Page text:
But before I toss any salad recipes your way, let's talk about the cleanliness of raw spinach. We've all been there, passing over the bunches of fresh spinach in favor of the triple-washed bags. Why would we clean spinach when some nice company has already taken the time to do it? Well, according to Jeri Barak, associate professor of plant pathology and executive member of the Food Research Institute at the University of Wisconsin-Madison, there's a good chance that bagged, "ultra-cleaned" spinach may be harboring disease-causing bacteria like Listeria, which naturally occurs in soil. The common commercial washing methods can leave up to 90 percent of bacteria on the leaves. GAH! What should you do to reduce the risk? Purchase mature spinach bundles that are not bagged and take the time to wash them yourself. Your body will thank you.

Now that that's taken care of, let's talk about something much more delicious! It's just a fact that any recipe is better with bacon, and this recipe from Ree Drummond is no exception. Ree's "best spinach salad ever" is a savory spinach salad topped with mushrooms, egg, onions, and warm bacon dressing. It's completely drool-worthy. In the mood for something slightly sweeter? Epicurious has you covered with its spinach salad with Bosc pears, cranberries, red onion, and toasted hazelnuts, while a strawberry and spinach salad from Allrecipes has a 4.5-star rating. Any spinach salad will be a hit, especially with your newfound cleaning knowledge.

A steakhouse staple

Have you ever noticed that most manly, old-school steakhouses always offer creamed spinach as a side? Maybe it's a way to offset the ribeye and double-thick chops. Not that there's anything to complain about, especially when the creamed spinach is topped with bacon. Looking to have that steakhouse experience at home? Michael Lomonaco, chef at Porter House New York, shared his infamous creamed spinach with bacon recipe with Martha Stewart. I've had the pleasure of eating the creamed spinach at Porter House, and this recipe is more than worthy to make at home.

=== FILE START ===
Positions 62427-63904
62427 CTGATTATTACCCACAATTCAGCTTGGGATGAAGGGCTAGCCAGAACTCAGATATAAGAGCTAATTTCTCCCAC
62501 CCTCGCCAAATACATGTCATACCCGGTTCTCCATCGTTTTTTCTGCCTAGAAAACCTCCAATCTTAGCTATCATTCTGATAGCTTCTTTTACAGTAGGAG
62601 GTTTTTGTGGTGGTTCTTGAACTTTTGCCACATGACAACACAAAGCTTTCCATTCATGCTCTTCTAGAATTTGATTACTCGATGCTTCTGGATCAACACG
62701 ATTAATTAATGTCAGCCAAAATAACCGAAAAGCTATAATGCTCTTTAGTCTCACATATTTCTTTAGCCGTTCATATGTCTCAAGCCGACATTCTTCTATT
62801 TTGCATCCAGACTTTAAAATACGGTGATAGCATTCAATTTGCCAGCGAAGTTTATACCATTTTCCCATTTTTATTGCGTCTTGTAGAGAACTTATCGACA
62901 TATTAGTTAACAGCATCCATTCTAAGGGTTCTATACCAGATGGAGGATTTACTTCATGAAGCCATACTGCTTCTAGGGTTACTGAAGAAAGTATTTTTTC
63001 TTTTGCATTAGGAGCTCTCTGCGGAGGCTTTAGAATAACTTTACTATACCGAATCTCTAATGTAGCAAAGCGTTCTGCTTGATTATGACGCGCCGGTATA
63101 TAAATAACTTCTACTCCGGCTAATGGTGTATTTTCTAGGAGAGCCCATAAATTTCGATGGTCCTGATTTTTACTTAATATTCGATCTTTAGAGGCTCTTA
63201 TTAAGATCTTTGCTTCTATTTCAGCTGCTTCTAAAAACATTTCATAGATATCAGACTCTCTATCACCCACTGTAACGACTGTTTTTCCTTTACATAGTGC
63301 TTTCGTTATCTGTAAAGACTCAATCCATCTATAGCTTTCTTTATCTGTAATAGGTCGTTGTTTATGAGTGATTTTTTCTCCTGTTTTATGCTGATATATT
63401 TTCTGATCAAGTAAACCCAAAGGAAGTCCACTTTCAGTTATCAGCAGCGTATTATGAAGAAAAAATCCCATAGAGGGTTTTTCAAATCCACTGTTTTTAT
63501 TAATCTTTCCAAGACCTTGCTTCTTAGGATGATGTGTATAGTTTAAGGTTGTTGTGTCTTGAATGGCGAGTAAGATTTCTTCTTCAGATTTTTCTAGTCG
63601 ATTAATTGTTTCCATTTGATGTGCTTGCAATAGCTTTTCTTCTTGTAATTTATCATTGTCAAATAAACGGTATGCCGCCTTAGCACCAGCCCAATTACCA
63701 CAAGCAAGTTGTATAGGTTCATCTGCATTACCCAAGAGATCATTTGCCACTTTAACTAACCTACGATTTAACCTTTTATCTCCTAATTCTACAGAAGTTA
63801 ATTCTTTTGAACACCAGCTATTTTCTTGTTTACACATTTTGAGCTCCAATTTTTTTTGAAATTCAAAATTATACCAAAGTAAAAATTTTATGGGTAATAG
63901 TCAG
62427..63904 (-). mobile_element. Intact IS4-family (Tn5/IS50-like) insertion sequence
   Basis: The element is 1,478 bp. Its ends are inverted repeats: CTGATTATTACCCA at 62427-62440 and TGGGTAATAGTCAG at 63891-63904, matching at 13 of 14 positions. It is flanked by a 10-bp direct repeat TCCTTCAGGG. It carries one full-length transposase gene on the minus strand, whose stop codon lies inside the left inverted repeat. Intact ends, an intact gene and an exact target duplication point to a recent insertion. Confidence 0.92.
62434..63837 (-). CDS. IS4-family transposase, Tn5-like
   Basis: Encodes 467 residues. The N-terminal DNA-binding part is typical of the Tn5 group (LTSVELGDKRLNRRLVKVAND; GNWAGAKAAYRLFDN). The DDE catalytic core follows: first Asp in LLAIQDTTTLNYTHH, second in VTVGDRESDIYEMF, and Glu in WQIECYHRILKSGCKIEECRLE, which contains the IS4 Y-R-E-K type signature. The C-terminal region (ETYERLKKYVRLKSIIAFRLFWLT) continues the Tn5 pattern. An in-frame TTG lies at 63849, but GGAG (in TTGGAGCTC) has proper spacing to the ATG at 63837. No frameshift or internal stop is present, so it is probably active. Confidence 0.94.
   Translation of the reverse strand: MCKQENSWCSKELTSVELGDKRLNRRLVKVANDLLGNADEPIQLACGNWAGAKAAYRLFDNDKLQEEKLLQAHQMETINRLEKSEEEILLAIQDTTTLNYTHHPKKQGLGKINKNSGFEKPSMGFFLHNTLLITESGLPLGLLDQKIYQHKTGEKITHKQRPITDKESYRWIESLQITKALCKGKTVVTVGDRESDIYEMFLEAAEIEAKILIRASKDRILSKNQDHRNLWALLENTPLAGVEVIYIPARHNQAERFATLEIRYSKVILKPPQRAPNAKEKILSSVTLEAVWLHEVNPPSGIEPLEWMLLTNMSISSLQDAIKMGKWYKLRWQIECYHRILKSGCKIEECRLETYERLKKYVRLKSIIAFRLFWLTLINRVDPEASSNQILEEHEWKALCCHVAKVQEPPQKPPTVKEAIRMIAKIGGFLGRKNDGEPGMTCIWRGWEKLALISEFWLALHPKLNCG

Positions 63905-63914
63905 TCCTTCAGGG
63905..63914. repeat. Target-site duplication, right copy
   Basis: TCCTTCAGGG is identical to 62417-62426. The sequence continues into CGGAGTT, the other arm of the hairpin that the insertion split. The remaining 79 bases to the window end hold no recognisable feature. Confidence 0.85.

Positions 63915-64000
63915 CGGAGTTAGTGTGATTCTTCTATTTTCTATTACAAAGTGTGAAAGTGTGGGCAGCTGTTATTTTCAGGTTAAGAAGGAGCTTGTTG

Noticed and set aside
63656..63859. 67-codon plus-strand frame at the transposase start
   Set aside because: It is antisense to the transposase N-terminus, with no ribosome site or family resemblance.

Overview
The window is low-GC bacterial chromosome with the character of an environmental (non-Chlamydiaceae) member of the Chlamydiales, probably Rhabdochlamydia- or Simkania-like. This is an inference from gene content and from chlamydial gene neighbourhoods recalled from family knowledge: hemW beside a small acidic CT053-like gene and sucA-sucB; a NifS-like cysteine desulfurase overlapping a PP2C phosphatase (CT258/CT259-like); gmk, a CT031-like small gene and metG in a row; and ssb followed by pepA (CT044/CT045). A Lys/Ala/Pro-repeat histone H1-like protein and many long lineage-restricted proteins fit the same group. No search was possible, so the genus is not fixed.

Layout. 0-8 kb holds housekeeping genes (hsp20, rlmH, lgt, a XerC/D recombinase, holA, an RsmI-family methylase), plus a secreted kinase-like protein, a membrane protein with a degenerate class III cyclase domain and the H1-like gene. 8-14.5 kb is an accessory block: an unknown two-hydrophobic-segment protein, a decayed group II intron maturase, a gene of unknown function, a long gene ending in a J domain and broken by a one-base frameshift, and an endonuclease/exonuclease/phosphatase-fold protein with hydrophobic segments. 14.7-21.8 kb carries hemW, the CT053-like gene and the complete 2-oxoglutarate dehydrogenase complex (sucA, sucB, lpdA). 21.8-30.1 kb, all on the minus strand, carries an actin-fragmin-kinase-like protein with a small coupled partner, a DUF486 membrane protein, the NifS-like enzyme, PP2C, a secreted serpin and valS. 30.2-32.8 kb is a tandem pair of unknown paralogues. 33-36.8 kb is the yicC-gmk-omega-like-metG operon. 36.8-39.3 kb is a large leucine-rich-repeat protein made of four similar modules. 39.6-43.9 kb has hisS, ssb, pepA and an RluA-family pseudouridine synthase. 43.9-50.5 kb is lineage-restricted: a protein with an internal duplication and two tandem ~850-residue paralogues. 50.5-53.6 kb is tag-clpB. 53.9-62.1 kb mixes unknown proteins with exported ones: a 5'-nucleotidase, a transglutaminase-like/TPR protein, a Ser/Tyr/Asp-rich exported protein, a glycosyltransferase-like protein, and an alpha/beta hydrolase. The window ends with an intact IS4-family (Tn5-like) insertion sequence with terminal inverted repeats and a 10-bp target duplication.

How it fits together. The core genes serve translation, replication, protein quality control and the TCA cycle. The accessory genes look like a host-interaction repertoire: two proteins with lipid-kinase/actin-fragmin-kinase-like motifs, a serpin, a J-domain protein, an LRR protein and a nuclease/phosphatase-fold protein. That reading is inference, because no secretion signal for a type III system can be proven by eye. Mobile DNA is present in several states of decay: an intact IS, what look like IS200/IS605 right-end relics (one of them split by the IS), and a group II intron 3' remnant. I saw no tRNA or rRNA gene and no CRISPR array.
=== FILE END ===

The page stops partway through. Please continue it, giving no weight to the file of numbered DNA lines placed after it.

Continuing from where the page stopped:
Sauteed spinach

Let's be honest, you probably shouldn't indulge in creamed spinach every night. Growing up, my mom would make spinach with garlic and oil nearly once a week. Now that is true Italian food, a delicious staple that I craved so deeply one night after moving to New York that I paid $9 just for a side dish. Now, I make it all the time, and Rachael Ray's recipe for wilted spinach with garlic and oil transports me to my mom's kitchen (as long as I skip Rachael's suggested nutmeg). My family prepared it more on the "wet" side, similar to a soup consistency, and we were encouraged to drink the garlicky broth, a natural remedy. Old Italian wives' tale? Maybe. Delicious and nostalgic? Absolutely.

Are you looking to make a sauteed spinach recipe that's spicier? Try out the Sichuan wild mushroom saute with New Zealand spinach from Appetite for China. The flavor volume is turned way up with both red pepper flakes and crushed Sichuan peppercorns.